News that Bob White, founding president of the Canadian Auto Workers, one of the founding unions of Unifor, had died on Sunday made headlines across the country, and shook me and many others involved in the labour movement and social justice causes to our core.
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Ali was one of the greatest human beings of all time. What made Ali great was not his boxing skills, chiseled looks or mercurial eloquence. What made him great was the nobility of his character; his courage to speak truth to power and stand up for what he believed in. No matter the cost.
Coach passed away last Friday, having fought the good fight against cancer, the scourge of our times. You may not know Coach, but I hope you know someone like him -- a person who pours water on you when you are about to flame out, who picks you up by the scruff of your neck and puts you back on track, who shows you that there is indeed a big, wide world out there.
Jacques Parizeau was Quebec Premier for merely 16 months, but he was a great servant of the state and, above all, one of the foremost builders of modern Quebec. He was one of the founding members of Parti québécois in 1968-1969, alongside Mr. Lévesque who had just stormed out of the Quebec Liberal Party. "Monsieur," as everyone called him, was a statesman; he truly had the interest of the public at heart in the noblest sense of the expression. The interest of the state came before his own. That is something that is becoming extremely rare in politics nowadays.
Jacques Parizeau was a passionate and principled man who believed in Quebec's independence, but he was at times a divisive politician. Judging by the many hateful comments I saw last night, his "money and the ethnic vote" speech after the razor-thin Quebec independence referendum loss in 1995 will continue to haunt his legacy. The over-the-top indignation I'm seeing from some is getting on my nerves. Is that one sentence from 20 years ago the only thing some of you can remember from his entire political legacy? Parizeau was so much more than just a rant, more than just one ugly moment in time.
"Everybody wants to know, why I sing the blues." I was 12 years old, my small fingers were fumbling across the frets of a Tokai -- a knock-off Fender Stratocaster so close to the real thing, I was tol...
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Mike Nichols, famed as a Hollywood writer, producer and director, has died at 83, ABC News has announced. Nichols's work includes The Graduate, Carnal Knowledge and Working Girl. He was married to AB...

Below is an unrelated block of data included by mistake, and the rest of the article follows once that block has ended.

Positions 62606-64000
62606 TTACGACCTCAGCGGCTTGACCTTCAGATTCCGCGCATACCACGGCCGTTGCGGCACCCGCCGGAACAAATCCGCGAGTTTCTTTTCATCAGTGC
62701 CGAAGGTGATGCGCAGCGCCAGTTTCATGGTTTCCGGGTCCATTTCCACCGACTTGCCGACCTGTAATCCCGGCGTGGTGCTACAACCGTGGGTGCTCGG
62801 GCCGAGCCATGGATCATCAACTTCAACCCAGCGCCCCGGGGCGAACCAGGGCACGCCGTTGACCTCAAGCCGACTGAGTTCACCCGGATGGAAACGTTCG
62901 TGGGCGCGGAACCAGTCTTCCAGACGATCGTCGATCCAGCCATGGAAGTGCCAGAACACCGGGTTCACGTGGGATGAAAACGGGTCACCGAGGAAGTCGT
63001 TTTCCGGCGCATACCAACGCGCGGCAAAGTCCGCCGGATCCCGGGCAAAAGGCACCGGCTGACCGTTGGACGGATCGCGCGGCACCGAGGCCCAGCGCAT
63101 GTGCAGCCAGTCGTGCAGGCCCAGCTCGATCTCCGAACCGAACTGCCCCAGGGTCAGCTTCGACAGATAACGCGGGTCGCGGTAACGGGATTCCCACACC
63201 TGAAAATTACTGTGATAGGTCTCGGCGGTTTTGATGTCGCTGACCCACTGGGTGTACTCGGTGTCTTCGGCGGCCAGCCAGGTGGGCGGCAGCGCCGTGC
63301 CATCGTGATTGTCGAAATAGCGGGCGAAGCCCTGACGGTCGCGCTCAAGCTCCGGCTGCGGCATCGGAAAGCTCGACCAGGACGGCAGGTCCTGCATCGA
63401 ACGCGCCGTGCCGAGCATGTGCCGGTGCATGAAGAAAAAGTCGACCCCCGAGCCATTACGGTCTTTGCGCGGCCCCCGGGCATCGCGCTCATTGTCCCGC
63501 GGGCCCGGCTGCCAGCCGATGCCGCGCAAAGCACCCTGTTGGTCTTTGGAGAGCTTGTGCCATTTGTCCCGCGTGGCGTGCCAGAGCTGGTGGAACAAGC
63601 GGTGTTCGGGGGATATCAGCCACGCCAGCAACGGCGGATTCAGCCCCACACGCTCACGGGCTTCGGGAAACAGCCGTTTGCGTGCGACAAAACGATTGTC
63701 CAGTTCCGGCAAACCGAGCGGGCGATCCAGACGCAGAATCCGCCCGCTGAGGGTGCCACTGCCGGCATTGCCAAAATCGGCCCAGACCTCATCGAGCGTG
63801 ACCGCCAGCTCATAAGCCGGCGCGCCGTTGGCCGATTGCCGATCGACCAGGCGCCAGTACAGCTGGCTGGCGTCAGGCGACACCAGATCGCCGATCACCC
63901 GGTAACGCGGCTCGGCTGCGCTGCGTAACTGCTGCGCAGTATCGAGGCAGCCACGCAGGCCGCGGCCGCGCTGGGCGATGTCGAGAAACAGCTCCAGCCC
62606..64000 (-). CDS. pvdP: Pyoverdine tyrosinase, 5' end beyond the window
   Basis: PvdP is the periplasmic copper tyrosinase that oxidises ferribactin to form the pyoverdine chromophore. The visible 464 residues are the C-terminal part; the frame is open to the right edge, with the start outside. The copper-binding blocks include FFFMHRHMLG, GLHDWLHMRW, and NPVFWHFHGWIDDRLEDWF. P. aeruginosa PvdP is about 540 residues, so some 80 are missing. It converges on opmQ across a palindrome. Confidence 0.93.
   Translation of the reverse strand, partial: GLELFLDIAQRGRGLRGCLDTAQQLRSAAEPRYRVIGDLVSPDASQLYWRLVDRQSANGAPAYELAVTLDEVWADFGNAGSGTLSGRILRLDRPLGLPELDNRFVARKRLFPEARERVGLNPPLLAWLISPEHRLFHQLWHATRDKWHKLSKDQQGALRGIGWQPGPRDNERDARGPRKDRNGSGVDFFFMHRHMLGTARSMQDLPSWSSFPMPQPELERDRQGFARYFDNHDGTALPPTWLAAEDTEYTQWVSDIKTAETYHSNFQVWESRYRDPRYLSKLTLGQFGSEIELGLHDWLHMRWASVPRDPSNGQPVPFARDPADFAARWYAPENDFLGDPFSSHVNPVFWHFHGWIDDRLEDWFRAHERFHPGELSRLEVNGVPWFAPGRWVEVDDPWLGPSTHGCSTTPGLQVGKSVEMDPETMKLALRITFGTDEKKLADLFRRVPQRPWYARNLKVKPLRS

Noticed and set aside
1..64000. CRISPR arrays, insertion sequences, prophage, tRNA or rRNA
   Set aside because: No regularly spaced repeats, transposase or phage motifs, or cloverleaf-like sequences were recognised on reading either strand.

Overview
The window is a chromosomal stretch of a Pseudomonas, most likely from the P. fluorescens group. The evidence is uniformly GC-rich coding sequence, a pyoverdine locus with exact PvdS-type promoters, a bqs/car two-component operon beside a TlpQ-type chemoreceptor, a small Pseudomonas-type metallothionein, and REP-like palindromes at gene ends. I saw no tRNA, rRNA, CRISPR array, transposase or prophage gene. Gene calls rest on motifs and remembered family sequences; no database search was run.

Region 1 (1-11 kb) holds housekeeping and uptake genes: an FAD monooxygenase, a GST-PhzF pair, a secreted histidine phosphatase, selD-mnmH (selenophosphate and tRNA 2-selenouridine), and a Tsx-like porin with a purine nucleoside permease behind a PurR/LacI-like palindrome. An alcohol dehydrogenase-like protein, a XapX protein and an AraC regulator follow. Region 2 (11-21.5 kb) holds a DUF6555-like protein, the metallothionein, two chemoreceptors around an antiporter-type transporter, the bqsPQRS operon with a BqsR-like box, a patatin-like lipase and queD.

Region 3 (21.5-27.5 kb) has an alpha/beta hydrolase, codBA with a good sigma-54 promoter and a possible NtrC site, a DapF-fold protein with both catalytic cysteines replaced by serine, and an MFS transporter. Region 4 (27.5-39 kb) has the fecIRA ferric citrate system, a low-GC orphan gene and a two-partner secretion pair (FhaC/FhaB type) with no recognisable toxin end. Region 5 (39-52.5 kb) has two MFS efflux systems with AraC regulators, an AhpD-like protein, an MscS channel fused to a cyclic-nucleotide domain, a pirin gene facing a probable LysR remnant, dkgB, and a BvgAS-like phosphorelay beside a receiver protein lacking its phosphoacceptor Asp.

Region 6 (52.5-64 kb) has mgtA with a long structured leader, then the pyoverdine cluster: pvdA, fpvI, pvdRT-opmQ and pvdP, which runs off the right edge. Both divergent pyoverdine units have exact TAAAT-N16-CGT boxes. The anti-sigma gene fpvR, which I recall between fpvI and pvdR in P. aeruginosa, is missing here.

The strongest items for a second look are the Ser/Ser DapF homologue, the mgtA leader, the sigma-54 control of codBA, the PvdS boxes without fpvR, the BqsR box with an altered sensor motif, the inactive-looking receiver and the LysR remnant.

Canadian author Farley Mowat, a master storyteller and tireless defender of nature and wildlife, has died at age 92, his assistant confirmed Wednesday. From the time he was 13, Mowat was fiercely dedi...
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Here I must trespass on the impolite, and I'll begin by restoring to the record the excised bits in which Jim Flaherty was a soldier of Mike Harris's "Common Sense Revolution." The idea that he was a non-ideological moderate would have been laughed out of the room, even by the man himself. Moderate was an insult he applied to his leadership rival, that pink and pale McGuinty imitation Ernie Eves. As Ontario's Attorney General and Finance Minister, Flaherty was one of Harris's most consistent and reliable true believers, mocked (like Harris himself) for applying his tough-on-crime universal restorative elixir to homelessness and poverty.
News of folk legend Pete Seeger's passing earlier today sparked a wave of sadness around the world, and musicians, much like the rest of us, took to Twitter to pay tribute, post videos and share memor...
It is difficult to overstate Sharon's shaping of the state of Israel. He fought in every war of the quarter-century from 1948 onwards, and played leading roles in both the military and political spheres for over a half-century. Whether as a criminal or hero (and each assessment is amply represented), his every move reorganized the chessboard. Sharon's political ambitions and calculations contributed to the rise of Likud, and when his tactics had changed, another grand reorganization occurred culminating in Kadima and the eventual return of Benjamin Netanyahu as Prime Minister.
Guitarist Jeff Hanneman, a founder of the U.S. heavy-metal band Slayer, has died at age 49 of liver failure after battling complications reportedly linked to a spider bite. "Slayer is devastated to i...
Wolfie Zimmerman, the little known king of the Toronto smoked meat sandwich passed away a couple of weeks ago. I will miss him. Very few deli owners had Wolfie's touch. Located in a utilitarian strip...
When a person passes away, their social media presence lives on. We see this every day with each passing, especially when the nature of death is interesting enough for media to seek the Facebook profile or Twitter account to source photos or posts for the corresponding story.